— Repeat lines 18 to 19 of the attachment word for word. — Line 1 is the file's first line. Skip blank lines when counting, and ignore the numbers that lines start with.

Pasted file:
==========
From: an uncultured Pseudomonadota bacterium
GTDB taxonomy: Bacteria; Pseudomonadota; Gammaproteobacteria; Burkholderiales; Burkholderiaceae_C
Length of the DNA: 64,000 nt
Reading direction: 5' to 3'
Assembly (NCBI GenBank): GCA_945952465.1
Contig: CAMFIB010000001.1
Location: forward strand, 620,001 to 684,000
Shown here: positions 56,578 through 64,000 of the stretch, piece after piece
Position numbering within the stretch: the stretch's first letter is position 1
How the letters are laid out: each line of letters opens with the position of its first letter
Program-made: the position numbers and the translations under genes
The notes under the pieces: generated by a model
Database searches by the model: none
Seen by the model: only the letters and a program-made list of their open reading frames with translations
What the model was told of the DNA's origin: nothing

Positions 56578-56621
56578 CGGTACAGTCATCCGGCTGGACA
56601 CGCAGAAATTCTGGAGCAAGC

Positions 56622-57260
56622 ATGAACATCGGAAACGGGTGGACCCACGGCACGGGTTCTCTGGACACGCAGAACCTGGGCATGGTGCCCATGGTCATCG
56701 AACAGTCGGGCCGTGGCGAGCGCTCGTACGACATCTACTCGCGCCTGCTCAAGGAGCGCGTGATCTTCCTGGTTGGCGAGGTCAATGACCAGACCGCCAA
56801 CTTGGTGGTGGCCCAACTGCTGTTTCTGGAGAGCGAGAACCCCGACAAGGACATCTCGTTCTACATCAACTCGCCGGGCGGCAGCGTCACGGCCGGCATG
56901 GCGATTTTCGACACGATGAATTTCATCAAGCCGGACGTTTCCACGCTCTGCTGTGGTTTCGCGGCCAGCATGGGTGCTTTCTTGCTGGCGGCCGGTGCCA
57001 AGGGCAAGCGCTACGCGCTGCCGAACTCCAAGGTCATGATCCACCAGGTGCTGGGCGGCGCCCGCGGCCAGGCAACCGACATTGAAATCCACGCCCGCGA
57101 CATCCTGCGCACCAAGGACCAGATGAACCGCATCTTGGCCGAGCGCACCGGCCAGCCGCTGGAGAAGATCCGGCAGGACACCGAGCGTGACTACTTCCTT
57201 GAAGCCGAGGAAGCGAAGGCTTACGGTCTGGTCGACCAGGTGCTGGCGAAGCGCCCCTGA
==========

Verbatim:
56601 CGCAGAAATTCTGGAGCAAGC

Positions 56622-57260